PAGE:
Homily for the 23rd Sunday after Pentecost

In today’s Mass, these lines from psalm 129, long associated with prayer for the dead, are heard twice: “From the depths I have cried to Thee, O Lord: Lord, hear my prayer.” For in this month of November, we earnestly pray for the dead, crying out to God for the holy souls in the depths of Purgatory, that they may be released from all

worldly attachments and so enjoy the fullness of heavenly bliss. However, today’s Liturgy causes us to realise that we too, who are in this world, are all also dead in some sense. In the words of the Lenten antiphon much loved by St Thomas Aquinas, Media vita in morte sumus, in the midst of life we are in death. For our mortality, our weakness, our frail human condition always weighs upon us.

When we become sick, when the body experiences pain, when we are confronted by death, we recall the depths of our human neediness and dependency on God, and, like the woman in today’s Gospel we cry out to him, the living God. But we are also dead, all of us, because we sit in the shadow of death, enchained to our sins. The wound of our sins, both self-inflicted, as well as through the harm that is done to us by others, becomes like a wound that will not heal. Like the woman of the Gospel who was haemorrhaging for twelve years, so too, many of struggle with sins that oppress us and rob us of the joy of life. Hence, out of depth of our sins, like prisoners bound by the chains of sin, we cry out. “From the depths I have cried to Thee, O Lord: Lord, hear my prayer.”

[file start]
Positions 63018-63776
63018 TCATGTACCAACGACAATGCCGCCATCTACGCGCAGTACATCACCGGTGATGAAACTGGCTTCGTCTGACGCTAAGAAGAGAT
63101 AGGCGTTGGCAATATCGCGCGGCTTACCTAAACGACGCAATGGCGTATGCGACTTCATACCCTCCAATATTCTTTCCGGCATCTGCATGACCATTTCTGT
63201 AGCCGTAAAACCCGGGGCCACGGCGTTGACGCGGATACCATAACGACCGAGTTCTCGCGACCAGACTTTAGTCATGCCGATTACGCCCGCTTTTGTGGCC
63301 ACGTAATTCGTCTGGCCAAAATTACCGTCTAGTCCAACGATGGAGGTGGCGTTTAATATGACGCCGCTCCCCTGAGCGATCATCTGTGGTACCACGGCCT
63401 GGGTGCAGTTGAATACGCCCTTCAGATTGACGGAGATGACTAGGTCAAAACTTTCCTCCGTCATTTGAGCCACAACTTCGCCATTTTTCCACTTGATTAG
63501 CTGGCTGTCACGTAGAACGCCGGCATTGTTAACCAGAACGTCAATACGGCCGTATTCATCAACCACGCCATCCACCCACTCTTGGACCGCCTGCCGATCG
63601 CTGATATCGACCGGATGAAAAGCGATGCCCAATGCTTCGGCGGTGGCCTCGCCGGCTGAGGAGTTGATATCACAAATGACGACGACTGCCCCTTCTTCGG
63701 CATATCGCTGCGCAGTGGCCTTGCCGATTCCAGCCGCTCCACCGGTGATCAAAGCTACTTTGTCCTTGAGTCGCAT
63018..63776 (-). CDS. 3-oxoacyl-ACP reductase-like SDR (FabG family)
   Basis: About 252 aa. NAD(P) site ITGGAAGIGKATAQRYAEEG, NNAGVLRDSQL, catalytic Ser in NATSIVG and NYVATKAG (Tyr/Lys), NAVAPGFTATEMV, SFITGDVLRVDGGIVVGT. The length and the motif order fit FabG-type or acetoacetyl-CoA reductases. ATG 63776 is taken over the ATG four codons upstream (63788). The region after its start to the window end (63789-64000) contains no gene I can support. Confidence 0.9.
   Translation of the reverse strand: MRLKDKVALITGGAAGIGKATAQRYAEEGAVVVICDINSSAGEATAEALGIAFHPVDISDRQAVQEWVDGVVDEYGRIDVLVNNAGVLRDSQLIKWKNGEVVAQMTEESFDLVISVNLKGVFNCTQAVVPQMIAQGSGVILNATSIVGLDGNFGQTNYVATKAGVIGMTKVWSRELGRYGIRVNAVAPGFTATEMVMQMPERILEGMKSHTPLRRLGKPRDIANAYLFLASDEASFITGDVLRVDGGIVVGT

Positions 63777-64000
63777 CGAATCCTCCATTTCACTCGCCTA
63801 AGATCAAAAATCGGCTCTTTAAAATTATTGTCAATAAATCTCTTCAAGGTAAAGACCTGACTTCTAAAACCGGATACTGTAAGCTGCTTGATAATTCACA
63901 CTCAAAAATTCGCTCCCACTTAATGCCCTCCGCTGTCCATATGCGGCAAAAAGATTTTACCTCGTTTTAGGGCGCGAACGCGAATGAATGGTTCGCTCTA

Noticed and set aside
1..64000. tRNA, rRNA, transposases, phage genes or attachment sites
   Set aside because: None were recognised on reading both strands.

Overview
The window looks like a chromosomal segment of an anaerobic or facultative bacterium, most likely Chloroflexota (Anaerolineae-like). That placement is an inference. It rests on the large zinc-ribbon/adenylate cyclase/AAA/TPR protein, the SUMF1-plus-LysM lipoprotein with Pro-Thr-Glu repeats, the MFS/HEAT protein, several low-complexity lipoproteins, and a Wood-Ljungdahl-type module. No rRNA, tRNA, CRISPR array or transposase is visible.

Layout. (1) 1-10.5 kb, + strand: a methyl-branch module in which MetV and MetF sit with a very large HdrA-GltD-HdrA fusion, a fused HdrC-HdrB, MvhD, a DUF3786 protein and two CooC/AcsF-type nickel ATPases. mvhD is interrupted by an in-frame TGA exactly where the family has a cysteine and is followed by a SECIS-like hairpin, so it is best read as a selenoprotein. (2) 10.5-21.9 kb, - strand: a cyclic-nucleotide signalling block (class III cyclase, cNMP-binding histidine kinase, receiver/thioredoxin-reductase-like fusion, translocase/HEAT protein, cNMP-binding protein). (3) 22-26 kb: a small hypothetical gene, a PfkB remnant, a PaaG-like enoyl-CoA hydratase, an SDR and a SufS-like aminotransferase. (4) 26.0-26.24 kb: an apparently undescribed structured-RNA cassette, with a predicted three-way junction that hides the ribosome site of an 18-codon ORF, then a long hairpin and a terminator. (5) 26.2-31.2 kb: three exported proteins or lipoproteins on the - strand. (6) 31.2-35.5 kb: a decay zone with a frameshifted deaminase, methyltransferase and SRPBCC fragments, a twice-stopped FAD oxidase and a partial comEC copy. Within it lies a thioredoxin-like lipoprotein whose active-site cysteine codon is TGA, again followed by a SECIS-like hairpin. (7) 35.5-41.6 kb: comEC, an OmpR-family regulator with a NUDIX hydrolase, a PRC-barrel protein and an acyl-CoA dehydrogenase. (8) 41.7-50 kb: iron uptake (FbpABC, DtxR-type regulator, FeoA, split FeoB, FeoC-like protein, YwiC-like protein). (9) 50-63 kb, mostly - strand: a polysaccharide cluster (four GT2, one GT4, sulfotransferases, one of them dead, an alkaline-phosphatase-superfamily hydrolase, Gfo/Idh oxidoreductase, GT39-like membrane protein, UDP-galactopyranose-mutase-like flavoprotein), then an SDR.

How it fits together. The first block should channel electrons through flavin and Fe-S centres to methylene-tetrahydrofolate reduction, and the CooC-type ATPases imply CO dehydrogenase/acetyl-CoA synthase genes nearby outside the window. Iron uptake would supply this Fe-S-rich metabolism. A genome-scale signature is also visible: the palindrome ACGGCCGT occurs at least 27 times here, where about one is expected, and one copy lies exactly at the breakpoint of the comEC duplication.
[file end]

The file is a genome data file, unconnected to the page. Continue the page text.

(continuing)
So in the Collect of the Mass, the Church prays that we will be absolved of our sins – that is, what we have done – and delivered from the bondage of sin, that is to say, from the attraction of sin, and from our sinful habits. The prayer, therefore is not just a prayer for forgiveness but for a change of heart, for the grace that transforms our very desires and our ways of behaving.